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Practice for beginners

Discussion in 'Technique [BG]' started by havik180, Oct 13, 2005.

  1. havik180


    Oct 9, 2005
    SF bay area
    I've been playing for a few months now (self taught so far) and was wondering if I could get some advice from the more experienced here.

    I was wondering what I should focus on most when practicing ? Any drills or songs I should try/do ? I'm mostly looking to better my speed/accuracy/dexterity with my left hand. I play an Ibanez gsr-200 and I notice that some frets I play are buzzy, is it me or possibly the bass ? I try and play very close to the fret but some always buzz.

    ANy tips, suggestions, or links are appreciated , so far I really enjoy the bass and this web-site !

  2. Steve Harris Is

    Steve Harris Is

    Jul 4, 2005
    I have been playing for almost 4 months myself and all I can say is search this forum first of all, there are some excellent resources here.

    Secondly, get a teacher, even if you can only see them once a month. They will do wonders for cleaning up your technique and getting you set on the right path. I only see mine once every 6 weeks or so but it makes a world of difference.

    My current practice routine is to:

    Play the basic Major/Minor/Seventh/Dimininshed, etc chords in at least 6 keys, set to a metronome of 100bpm.

    I then move through the main scales in at least 6 keys as well, alternating between smooth, timed (metronome) playing and then just blazing through them to increase speed/dexterity.

    Then I play songs I have learned via Tab or ear and work on improving my technique (plucking with shorter, more compact strokes, etc) within the song. The fret buzz is a fact of life when you're a newbie but it will improve as time passes and if your technique is solid. I also spend a good amount of time reading about music theory and studying the bass and familiarizing myself with the position of the notes.

    Hope this helps, and have fun.
  3. Practice should consist of a few things done everyday.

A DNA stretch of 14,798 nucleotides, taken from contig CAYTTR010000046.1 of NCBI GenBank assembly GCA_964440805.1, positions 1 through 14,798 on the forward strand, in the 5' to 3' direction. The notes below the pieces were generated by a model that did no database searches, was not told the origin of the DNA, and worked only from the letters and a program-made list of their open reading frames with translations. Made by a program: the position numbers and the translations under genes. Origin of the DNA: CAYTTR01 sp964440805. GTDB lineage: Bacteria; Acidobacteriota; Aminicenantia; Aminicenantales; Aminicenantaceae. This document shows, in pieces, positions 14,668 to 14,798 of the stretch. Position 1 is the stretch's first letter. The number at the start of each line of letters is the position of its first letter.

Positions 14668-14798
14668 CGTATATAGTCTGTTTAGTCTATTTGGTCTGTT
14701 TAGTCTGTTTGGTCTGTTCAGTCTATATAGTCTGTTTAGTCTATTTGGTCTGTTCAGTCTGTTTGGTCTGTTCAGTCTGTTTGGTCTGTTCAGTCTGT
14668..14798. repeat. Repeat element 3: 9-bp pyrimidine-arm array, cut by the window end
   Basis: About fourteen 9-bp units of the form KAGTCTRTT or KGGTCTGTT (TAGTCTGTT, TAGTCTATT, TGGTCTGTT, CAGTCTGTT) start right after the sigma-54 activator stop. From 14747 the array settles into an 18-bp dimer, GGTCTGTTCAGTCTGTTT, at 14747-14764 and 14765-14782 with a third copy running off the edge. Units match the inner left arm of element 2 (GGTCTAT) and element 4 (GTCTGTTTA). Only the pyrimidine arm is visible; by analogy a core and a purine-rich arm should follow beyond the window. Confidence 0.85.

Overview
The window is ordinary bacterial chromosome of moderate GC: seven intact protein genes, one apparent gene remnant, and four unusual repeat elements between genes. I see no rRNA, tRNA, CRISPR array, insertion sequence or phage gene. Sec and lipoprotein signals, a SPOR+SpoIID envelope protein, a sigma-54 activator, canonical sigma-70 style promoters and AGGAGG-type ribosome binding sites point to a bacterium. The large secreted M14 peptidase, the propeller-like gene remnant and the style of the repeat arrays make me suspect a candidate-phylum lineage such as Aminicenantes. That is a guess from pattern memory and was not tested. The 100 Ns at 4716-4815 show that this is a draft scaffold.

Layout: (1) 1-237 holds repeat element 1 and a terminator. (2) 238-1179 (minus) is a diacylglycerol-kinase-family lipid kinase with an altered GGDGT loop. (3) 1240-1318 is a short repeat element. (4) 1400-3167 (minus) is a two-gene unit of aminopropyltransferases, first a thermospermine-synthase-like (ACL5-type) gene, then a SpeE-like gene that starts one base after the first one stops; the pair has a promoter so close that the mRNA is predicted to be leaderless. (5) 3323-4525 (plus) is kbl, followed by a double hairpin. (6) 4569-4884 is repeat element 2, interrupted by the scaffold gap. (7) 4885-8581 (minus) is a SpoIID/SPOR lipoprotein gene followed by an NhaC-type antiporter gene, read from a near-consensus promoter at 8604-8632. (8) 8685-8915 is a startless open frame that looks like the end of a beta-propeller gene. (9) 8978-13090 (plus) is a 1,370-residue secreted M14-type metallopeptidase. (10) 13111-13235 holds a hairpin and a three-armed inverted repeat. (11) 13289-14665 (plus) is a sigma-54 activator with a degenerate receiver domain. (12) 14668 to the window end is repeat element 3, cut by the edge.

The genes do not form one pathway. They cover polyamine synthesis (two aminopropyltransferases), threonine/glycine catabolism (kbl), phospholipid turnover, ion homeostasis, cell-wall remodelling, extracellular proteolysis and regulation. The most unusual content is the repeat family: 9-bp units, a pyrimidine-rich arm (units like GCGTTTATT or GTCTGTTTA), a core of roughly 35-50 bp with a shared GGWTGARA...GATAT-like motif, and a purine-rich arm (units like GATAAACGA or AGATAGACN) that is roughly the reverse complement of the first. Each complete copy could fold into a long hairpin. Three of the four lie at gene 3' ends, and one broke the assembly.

It is important to set some time everyday to practice. You should keep to your practice schedule. It is better to practice a little each day then to practice alot in one day.

    You should practice getting a clean sound. Everything you do should sound clean.

    What ever you practice, Practice it slowly with a metronome. If it is a song in 4/4, you want to hear the metronome on 2 and 4 to simulate the drummers backbeat.
    Then increase speed without sacrificing the technique (sound)

    You should incorporate some music theory to include reading music and getting to know the notes on the fretboard (not tab)
    Search the internet for real Bass Music and figure out the key, notation and notes. Then figure out the fingering.

    You should play all genres of music and Of course playing your favorite stuff too.

    Dont give up and track your progress.

    Most of all have fun
  4. Earthday


    Sep 22, 2005
    New Hampshire
    I also had an Ibanez GSR-200 for my first bazz. It buzzed like crazy when I first brought it home, and after a few months I couldn't make any of the frets buzz if I tried. I'm not sure whether it was just my technique improved or the particular guitar gets better as it gets broken in, but figured I'd let you know that.

    As far as practicing goes, I'd read up a lot on proper technique and absolutely MAKE SURE your technique is good. You can save yourself a LOT of stress, and possibly a lot of pain if you get proper technique down pat early. From there, peck away at music theory, learn the notes of the fretboard, try to learn some scales and intervals, and of course, play some songs you enjoy (Dont be afraid of tablature) And of course, the most important thing is that you either play with other people, specifically a drummer (best option) or at least play with a backing track or a metronome.

    But really just have fun. I remember the hardest part for me the first 6 months was keeping interested and having bass not feel like a chore, since your options are limited at that stage in your playing. But with proper practice, it shouldn't be long before you "feel it" and then all the sudden one day nothing is funner than playing your bass.
  5. SuperSonic!!!


    Oct 26, 2005
    I have been playin a few years and every day it becomes more fun!

    If you feel discouraged because a song is too hard, try another. I started out playing blink 182, now i am making up my own fast slap riffs. dont try things that you know are too hard, they may put you off that style.

    If it seems like you arent getting any better, record yourself each practice and you can hear your progress.

    i read a LOT of music books, and it is a good way of learning about styles, technique and little tips here and there.

    If your bass is buzzing, the action may be too low. if the strings look as though they are very close to the fretboard, you may want to raise your action( with the truss rod in the neck ). this might stop the buzzing.

    dont wear your strap stupidly low, it may hinder your playing.
    your sound that you get from your amp can make a big difference to your technique. use the amp as much as pssible because you may find that the way you are playing unplugged sounds completely different amped.

    on the whole, keep at it and you will have enormous fun!

    Good luck!